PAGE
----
Take the 2-minute tour ×
Server Fault is a question and answer site for professional system and network administrators. It's 100% free, no registration required.

I'm relatively new to ServerFault, so I'm hesitant to ask what I KNOW is a dumb question, but this is bugging the hell out of me.

AmpedWireless has announced a new router, the R20000G, that boasts 10,000 square feet of wireless coverage. The graphics show the signal extending out the hosue, into the trees, and it was shown off at CES.

All of this tells me that it's range is noteworthy....but....if I do the math, in theory, all you need is a signal at 56ft in order to cover 10,000 sq ft of area. So what am I missing? I know it's something, I just can't figure out what??

Show your work:

area of a circle = pi * r ^2

10,000 = pi * r^2

10,000/3.14 = r^2

sqrt(10000/3.14) = r

56.4 = r

share|improve this question

closed as not constructive by Zoredache, mrdenny May 14 '12 at 18:30

As it currently stands, this question is not a good fit for our Q&A format. We expect answers to be supported by facts, references, or expertise, but this question will likely solicit debate, arguments, polling, or extended discussion. If you feel that this question can be improved and possibly reopened, visit the help center for guidance.If this question can be reworded to fit the rules in the help center, please edit the question.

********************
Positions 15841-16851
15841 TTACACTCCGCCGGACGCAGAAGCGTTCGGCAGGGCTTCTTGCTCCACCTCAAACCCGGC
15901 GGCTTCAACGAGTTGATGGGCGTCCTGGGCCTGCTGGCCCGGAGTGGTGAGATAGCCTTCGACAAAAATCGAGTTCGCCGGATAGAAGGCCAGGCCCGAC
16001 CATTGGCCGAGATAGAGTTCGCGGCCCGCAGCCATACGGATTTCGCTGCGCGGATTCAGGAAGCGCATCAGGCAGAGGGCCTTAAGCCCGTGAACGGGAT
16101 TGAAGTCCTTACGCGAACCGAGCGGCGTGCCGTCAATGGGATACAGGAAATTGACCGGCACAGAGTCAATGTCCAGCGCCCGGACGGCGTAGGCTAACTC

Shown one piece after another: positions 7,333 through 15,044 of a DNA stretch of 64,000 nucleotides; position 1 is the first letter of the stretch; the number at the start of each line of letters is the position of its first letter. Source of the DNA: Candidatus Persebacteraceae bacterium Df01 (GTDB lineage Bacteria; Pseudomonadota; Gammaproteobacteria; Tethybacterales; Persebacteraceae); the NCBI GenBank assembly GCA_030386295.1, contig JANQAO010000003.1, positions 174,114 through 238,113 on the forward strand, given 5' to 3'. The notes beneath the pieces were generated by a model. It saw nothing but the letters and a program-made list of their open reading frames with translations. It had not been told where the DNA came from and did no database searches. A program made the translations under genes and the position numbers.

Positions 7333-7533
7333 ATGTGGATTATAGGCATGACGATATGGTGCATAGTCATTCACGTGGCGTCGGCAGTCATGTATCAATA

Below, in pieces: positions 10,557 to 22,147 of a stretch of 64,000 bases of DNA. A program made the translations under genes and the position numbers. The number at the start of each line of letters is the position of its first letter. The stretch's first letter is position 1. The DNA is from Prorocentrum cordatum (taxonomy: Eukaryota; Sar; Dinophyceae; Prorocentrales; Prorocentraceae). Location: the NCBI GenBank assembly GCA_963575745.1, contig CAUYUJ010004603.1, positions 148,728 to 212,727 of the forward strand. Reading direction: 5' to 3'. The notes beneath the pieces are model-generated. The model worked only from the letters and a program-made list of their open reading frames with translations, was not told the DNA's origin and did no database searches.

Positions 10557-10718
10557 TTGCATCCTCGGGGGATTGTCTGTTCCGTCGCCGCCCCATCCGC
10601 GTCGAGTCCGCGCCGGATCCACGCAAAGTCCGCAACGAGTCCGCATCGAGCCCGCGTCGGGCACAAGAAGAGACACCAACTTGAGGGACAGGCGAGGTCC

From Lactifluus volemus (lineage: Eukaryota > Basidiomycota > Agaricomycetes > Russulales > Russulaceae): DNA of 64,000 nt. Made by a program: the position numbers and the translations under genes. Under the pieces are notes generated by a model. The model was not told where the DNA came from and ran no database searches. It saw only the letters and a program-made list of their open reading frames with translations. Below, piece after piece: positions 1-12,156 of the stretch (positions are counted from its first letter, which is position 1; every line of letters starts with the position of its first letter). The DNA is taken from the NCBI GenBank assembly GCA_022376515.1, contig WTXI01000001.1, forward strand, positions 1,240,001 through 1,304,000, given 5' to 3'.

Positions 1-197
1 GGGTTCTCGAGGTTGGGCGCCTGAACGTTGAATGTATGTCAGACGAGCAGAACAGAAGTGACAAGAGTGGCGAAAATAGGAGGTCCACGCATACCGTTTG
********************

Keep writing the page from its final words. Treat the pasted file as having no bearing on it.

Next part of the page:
1  
Someone brought up the point that maybe they're talking about being able to cover an entire, 100x100 ft area, like a building, for a total of 10,000 feet. In this case, you would still only need a signal radius of 70.5 feet... –  John K May 14 '12 at 17:43
1  
I doubt you are missing anything. It sounds like marketing crap. –  Zoredache May 14 '12 at 17:59

Browse other questions tagged or ask your own question.